that used to be called and are still called economies in transition.
The overwhelming majority of countries in the world are not parties
to Appendix 1 and therefore they have not undertaken to reduce
greenhouse gas emissions or to reduce carbon dioxide emissions.
In accordance with the provisions of the protocol, the protocol
may enter into force only after it has been signed by not less
than 55 countries that are jointly responsible for the emission
of not less than 55 percent of greenhouse gases, the countries
that are included in Appendix 1. Such a provision can be found
in many international documents. By now if the information is
correct that I have received on September 29, naturally the protocol
was signed or rather was opened for signature in 1998, it was
signed in 1997 and it was opened for ratification in 1998.
Since then, I think on September 29, the treaty was ratified
by 105 states and it follows from this that not all countries
have ratified the instrument and correspondingly, out of those
have ratified the agreement, there are countries that assume certain
commitments to restrict and limit the emissions of carbon dioxide,
there are also countries that do not pledge themselves to such
restrictions and which remain without any restriction, without
any ceilings. They can increase their emission of hothouse gases
in whatever way they please to.
Now about ten countries or maybe more have yet to ratify the
agreement. 2.5 years ago, in March 2001, the United States through
the lips of President Bush declared that the United States would
not ratify the protocol and they go out of it. A little later
a similar statement was released by the government of Australia.
And considering that the share of the United States in the aggregate
emission of hothouse gases according to data of 1990 was quite
substantial, over 36 percent, then correspondingly, the US exit
from the protocol put the entire construction into question---can
the agreement take effect?
A situation developed as a result of which the protocol could
take effect only if, considering the countries that have already
ratified and those who have not ratified and quit it, the agreement
may enter into force, rather the protocol may enter into force
only when it is ratified by Russia. And only Russia and no other
country---even if all other countries which would like to ratify
the protocol have done it, but it is not done by Russia, then
under this document the agreement may not be able to enter into
The fact that Russia from March 2001 has found itself in such
a role, the role of the keeper of the key to the Kyoto Protocol,
in the past 2.5 years a big part of the discussion devoted to
the Kyoto Protocol has this way or the other been related to Russia.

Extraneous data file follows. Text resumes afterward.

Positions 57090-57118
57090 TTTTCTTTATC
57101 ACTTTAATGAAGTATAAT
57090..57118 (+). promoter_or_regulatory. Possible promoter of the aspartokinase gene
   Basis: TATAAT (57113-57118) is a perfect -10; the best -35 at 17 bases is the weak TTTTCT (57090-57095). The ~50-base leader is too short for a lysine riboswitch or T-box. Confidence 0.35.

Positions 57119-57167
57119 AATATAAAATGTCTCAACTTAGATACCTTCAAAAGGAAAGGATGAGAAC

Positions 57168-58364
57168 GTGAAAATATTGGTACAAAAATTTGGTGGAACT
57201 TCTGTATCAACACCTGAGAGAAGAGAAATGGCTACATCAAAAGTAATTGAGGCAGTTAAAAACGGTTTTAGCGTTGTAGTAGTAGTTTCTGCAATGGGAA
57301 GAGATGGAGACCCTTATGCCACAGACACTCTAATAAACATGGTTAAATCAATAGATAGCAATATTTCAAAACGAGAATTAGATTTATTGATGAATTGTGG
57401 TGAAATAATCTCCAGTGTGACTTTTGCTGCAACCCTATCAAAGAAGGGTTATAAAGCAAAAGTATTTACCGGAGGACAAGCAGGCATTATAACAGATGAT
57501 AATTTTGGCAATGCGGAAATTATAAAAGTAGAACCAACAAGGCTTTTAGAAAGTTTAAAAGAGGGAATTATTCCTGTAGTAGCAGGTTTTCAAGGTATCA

Will Russia ratify the agreement? Won't Russia ratify the agreement?
When will it ratify? And so on.
Considering that the discussion about the Kyoto Protocol and
its ratification was extremely acute, was acute between, on the
one hand, the Europeans, Japanese and Canadians and, on the other,
the United States, as a result of that discussion which among
other things was happening in the city of Genoa at the meeting
of the heads of state of the Eight in June 2001, the Russian President
Putin who was present at that meeting submitted a proposal after
two hours of intensive discussion on these issues when the parties
were exchanging opinions about the pluses and minuses, the pros
and cons of ratifying the protocol---after that Vladimir Putin
made a proposal to try to resolve the outstanding issues that
existed at a special conference, a world conference on climate
The proposal was supported by all the participants of the Eight
and this position was registered in the final document. And now
2.5 years later, in September this year, there began in Moscow
and is now into its fifth day to be closed today---the world conference
on climate change. Without Articles of Association doubt it is
quite an outstanding phenomenon. It is just a third world conference
on climate change. The previous ones were held as follows: the
first one took place 24 years ago, the second---13 years ago and
now the third. And it is naturally the first that the conference
is being held in Moscow.
Also for the first time, and also on a proposal of our President,
the conference is attended not only by scientists but also by
officials from governments, statesmen, businessmen, representatives
of informal or nongovernmental entities. This was done on purpose,
so that everybody has the opportunity to hear out any viewpoints
and that everybody would have an opportunity to express one's
own point of view to see which position is considered to be the
So, in the course of five days such a conference is happening
and today it is being completed. As you know, on Monday, at the
opening of the conference our President addressed the conference
and although the conference is devoted to questions of climate
change, this topic is much more broader than the topic of the
Kyoto Protocol, nevertheless, as was to be expected, but not to
that extent, very many among the conference participants for some
reason waited for the opening statement of the President to announce
that Russia will ratify the Kyoto Protocol or this has already
been done or is being done, something like that.
As you know, the President decided not to do this. He did
not do it and he said a different thing. He said that we are being
urged to ratify the Kyoto Protocol and it is already not the first
day they do it and they insistently urge us to do it, we are hearing